A review of UFC 150: Henderson vs. Edgar 2, which featured one bad decision, two good fights, and a bunch of other stuff.
Ben Henderson def. Frankie Edgar: The judges got this one wrong. It was a close fight, but a close fight doesn’t always mean a close decision. I thought Edgar edged the fight and it wasn’t as close as the first one. Henderson started off well with leg kicks, but he went away from that after the first round. It was a good strategy because leg kicks take away the movement of Edgar, but once he got away from them, Edgar started to find his rhythm and out-box Henderson. Edgar’s counter striking looked much improved in this fight and he was doing a great job of ducking under Henderson’s punches when he came in. Henderson landed his fair share of punches, but his jab wasn’t nearly as effective as it was in the first fight and his counter right was landing as much either. There wasn’t much grappling in the fight, but when there was, Edgar was getting the better of things outside of a guillotine in the first. He landed a couple of takedowns and had front headlock control a couple of times, where he was able to land knees to the body. Henderson clearly won the first round, and while the rest of the rounds were close, I thought Edgae did enough to win at least three of the four. Unfortunately for Edgar, the judges saw it differently and the Henderson retained his title. It once again highlighted the biggest problem in MMA and that’s shitty judging. They took a very good, technical, chess match of a fight and made it about them instead of the performances of Henderson and Edgar. Edgar proved in this fight, once again, that he’s just fine at 155 and should stay there if he wants to. I know everyone wants to see him fight Jose Aldo for the 145 title, but he’s been great at 155, he’s proven that he can hang with anyone in the division, and he should stay there if that’s where he’s most comfortable. The problem is, despite the fact that both fights were close, he’s officially lost two straight fights to the champion. If Henderson remains the champion, it’s tough to sell a third fight unless Edgar puts together a couple of good wins. Of course it’s always possible that Henderson loses the title in his next fight against Nate Diaz, thus putting Edgar right back into the thick of things. Even though he lost, I was really impressed with Edgar again. He made slight adjustments and took the fight to Henderson, who just seemed a bit too relaxed in the cage. I’m sure Henderson thought he was up, but he didn’t fight with that sense of urgency that you would expect a champion to fight with in a close fight. Edgar, like a man who lost the first fight, made the proper adjustments between bouts. Besides the early leg kicks, Henderson didn’t really make any adjustments and tried to fight how he fought the first time around, which obviously would’ve worked had Edgar fought the same way as well. Henderson got the victory though and now he fights Nate Diaz, which is a hell of a fight given both of their styles. And no matter Edgar does next, chances are he’s going to succeed and look even better.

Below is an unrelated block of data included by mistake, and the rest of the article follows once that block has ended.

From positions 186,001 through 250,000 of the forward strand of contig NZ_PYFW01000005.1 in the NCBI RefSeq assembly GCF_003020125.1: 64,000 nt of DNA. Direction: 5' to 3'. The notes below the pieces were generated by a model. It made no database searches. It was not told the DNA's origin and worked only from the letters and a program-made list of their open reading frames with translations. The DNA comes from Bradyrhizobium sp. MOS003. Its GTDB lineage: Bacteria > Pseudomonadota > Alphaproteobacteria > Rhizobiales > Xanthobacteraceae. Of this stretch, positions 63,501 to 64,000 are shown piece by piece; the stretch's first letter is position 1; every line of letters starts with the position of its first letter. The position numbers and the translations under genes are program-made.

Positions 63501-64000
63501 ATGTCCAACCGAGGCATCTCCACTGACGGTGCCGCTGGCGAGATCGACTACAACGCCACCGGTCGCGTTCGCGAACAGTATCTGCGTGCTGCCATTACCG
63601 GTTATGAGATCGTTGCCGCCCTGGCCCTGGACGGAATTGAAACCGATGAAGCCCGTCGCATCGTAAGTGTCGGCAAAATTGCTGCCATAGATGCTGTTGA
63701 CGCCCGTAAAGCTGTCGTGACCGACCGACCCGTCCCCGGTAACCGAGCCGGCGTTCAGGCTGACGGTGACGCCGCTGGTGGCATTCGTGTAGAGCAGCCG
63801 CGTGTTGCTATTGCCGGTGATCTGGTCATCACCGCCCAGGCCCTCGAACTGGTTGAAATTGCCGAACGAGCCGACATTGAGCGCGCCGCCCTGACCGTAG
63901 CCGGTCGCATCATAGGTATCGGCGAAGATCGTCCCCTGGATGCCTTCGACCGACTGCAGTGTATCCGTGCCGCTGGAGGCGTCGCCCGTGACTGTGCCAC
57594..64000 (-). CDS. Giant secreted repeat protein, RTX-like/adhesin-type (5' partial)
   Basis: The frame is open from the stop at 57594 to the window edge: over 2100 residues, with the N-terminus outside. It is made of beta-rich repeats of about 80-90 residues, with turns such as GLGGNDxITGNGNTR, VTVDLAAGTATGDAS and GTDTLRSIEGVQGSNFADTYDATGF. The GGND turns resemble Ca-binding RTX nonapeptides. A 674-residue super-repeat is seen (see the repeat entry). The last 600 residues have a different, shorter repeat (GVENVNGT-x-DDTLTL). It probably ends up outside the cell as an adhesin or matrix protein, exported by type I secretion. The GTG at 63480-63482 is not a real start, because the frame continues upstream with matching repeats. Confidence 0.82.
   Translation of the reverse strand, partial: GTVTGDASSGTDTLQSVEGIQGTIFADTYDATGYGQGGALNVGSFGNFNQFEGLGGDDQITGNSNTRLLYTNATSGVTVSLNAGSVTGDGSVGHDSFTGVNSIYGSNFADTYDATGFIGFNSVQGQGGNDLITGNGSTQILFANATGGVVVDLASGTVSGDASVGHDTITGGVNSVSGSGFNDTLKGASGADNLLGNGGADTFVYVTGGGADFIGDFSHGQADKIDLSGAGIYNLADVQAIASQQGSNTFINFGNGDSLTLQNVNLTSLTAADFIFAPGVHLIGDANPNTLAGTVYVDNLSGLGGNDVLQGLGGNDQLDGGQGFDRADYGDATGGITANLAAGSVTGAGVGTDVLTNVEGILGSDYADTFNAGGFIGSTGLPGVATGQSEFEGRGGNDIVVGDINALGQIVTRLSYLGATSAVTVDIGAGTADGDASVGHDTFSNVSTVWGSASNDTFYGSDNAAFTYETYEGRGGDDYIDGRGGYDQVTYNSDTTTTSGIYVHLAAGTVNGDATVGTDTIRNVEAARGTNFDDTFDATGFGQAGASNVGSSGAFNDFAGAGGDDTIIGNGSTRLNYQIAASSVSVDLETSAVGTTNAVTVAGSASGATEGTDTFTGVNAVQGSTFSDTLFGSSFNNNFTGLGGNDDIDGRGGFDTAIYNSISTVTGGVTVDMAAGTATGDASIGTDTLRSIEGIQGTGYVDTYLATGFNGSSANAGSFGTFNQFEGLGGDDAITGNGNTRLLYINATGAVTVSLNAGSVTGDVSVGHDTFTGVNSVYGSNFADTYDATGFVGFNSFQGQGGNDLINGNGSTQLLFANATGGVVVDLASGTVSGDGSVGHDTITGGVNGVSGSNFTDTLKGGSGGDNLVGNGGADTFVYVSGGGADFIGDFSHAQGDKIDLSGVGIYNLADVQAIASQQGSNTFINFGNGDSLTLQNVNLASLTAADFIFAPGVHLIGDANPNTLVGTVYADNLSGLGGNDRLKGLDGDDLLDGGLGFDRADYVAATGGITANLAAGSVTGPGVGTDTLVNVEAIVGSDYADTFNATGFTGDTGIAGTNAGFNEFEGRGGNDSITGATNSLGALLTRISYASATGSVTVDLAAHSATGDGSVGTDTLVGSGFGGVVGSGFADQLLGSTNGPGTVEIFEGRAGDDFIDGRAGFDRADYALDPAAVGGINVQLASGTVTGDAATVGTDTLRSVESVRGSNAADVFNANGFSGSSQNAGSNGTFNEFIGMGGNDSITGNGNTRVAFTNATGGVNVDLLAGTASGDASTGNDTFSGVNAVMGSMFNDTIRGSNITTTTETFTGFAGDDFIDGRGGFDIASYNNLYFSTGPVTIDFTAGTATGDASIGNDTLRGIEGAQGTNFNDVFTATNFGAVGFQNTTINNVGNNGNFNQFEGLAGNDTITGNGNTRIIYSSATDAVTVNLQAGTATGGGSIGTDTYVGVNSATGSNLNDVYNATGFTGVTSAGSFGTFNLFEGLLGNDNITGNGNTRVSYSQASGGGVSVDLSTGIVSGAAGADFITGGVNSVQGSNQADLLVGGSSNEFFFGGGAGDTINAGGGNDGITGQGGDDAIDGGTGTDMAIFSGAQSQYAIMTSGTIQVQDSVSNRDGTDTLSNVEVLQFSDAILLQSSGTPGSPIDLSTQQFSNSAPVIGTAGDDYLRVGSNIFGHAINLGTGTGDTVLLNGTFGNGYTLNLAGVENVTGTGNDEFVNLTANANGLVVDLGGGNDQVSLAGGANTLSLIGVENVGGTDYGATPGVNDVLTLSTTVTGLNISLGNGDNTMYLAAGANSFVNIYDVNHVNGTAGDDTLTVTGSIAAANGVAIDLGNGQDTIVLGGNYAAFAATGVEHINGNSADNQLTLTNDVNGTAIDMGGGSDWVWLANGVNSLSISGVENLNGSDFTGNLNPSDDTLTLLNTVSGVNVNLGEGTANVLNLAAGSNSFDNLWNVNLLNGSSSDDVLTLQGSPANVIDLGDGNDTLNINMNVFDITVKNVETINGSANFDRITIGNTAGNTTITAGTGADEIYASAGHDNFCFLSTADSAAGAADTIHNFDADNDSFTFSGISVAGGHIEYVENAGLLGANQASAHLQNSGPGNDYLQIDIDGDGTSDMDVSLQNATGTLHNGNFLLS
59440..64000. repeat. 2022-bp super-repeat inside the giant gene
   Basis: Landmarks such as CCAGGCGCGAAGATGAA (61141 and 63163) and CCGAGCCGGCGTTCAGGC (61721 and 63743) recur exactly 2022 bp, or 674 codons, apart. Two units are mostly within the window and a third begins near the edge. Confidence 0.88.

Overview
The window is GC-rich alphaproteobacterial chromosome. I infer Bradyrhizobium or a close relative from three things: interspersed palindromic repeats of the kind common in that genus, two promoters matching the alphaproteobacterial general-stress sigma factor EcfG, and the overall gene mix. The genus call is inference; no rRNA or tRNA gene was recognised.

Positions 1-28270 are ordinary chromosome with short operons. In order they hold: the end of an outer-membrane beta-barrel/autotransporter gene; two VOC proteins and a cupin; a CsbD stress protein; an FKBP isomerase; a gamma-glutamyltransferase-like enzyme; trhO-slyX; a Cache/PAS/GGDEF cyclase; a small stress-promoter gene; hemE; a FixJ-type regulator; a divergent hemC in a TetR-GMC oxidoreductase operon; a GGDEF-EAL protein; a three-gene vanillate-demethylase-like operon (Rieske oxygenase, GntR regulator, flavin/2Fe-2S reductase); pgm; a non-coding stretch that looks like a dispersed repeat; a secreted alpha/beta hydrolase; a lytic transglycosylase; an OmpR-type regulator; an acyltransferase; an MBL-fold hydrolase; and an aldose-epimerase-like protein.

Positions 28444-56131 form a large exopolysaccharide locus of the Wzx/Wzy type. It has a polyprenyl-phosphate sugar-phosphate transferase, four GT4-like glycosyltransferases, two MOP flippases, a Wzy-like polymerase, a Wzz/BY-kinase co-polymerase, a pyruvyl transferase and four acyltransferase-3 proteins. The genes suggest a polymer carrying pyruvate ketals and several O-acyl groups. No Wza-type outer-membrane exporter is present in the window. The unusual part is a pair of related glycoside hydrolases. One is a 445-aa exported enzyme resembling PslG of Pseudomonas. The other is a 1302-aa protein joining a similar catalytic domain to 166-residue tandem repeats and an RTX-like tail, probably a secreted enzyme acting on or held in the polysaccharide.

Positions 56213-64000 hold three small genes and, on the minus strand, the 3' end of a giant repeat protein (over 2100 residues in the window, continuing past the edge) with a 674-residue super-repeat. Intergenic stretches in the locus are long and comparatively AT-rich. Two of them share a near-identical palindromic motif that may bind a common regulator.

Donald Cerrone def. Melvin Guillard: Oh what a glorious 76 seconds this was. Guillard rocked Cerrone early with a left hook and tried to swarm on him for the finish, but Cerrone was able to survive and regain his bearings. Then Cerrone rocked Guillard with a head kick before knocking him out with a straight right. This fight was Guillard’s career in a nutshell. He was winning….and then he lost. Guillard is obviously a talented fighter who can knock anyone out at any times, but his weaknesses are too much for him to mask. He’ll beat top fighters, but he’ll also lose to lesser fighters when he probably shouldn’t. Cerrone isn’t a lesser fighter though. He’s proven over the last year and a half that he’s one of the top guys in the division. He’s not afraid to scrap with anyone and he’s improved a lot since his WEC days. He and Anthony Pettis have been going back and forth with words for awhile now and I really hope that fight happens because there’s no way that it won’t be exciting. Plus the winner could easily be considered the #1 contender and I don’t think anyone would have a problem with any combination of Diaz, Henderson, Cerrone, Pettis fighting for the title.